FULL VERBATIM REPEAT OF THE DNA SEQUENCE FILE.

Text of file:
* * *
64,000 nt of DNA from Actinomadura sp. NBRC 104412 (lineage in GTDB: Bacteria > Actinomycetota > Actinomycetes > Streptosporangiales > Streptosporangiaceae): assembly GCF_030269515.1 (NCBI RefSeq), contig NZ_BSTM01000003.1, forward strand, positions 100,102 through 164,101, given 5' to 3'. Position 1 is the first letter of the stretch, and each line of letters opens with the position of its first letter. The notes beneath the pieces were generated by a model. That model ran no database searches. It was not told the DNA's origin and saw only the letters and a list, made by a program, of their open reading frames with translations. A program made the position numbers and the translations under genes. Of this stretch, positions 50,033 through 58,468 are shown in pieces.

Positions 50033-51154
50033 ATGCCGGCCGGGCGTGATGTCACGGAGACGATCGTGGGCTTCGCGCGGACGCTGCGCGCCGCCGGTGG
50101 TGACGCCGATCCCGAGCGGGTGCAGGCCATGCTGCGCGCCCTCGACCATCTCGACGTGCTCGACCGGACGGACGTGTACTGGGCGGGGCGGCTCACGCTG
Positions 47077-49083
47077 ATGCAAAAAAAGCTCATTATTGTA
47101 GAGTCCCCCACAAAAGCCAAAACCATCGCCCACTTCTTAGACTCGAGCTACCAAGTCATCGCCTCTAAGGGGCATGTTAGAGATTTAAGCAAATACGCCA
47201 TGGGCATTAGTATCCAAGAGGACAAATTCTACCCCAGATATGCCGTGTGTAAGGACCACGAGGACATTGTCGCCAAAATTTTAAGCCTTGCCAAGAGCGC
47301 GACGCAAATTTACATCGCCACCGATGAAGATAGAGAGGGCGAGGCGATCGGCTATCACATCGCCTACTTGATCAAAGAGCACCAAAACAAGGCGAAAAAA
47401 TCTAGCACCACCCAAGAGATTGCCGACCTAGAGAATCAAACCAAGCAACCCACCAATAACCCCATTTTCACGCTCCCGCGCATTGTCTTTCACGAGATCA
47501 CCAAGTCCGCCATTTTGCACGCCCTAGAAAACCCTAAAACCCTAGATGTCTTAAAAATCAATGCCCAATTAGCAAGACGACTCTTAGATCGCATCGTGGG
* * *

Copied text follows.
64,000 nt of DNA from Actinomadura sp. NBRC 104412 (lineage in GTDB: Bacteria > Actinomycetota > Actinomycetes > Streptosporangiales > Streptosporangiaceae): assembly GCF_030269515.1 (NCBI RefSeq), contig NZ_BSTM01000003.1, forward strand, positions 100,102 through 164,101, given 5' to 3'. Position 1 is the first letter of the stretch, and each line of letters opens with the position of its first letter. The notes beneath the pieces were generated by a model. That model ran no database searches. It was not told the DNA's origin and saw only the letters and a list, made by a program, of their open reading frames with translations. A program made the position numbers and the translations under genes. Of this stretch, positions 50,033 through 58,468 are shown in pieces.

Positions 50033-51154
50033 ATGCCGGCCGGGCGTGATGTCACGGAGACGATCGTGGGCTTCGCGCGGACGCTGCGCGCCGCCGGTGG
50101 TGACGCCGATCCCGAGCGGGTGCAGGCCATGCTGCGCGCCCTCGACCATCTCGACGTGCTCGACCGGACGGACGTGTACTGGGCGGGGCGGCTCACGCTG
Positions 47077-49083
47077 ATGCAAAAAAAGCTCATTATTGTA
47101 GAGTCCCCCACAAAAGCCAAAACCATCGCCCACTTCTTAGACTCGAGCTACCAAGTCATCGCCTCTAAGGGGCATGTTAGAGATTTAAGCAAATACGCCA
47201 TGGGCATTAGTATCCAAGAGGACAAATTCTACCCCAGATATGCCGTGTGTAAGGACCACGAGGACATTGTCGCCAAAATTTTAAGCCTTGCCAAGAGCGC
47301 GACGCAAATTTACATCGCCACCGATGAAGATAGAGAGGGCGAGGCGATCGGCTATCACATCGCCTACTTGATCAAAGAGCACCAAAACAAGGCGAAAAAA
47401 TCTAGCACCACCCAAGAGATTGCCGACCTAGAGAATCAAACCAAGCAACCCACCAATAACCCCATTTTCACGCTCCCGCGCATTGTCTTTCACGAGATCA
47501 CCAAGTCCGCCATTTTGCACGCCCTAGAAAACCCTAAAACCCTAGATGTCTTAAAAATCAATGCCCAATTAGCAAGACGACTCTTAGATCGCATCGTGGG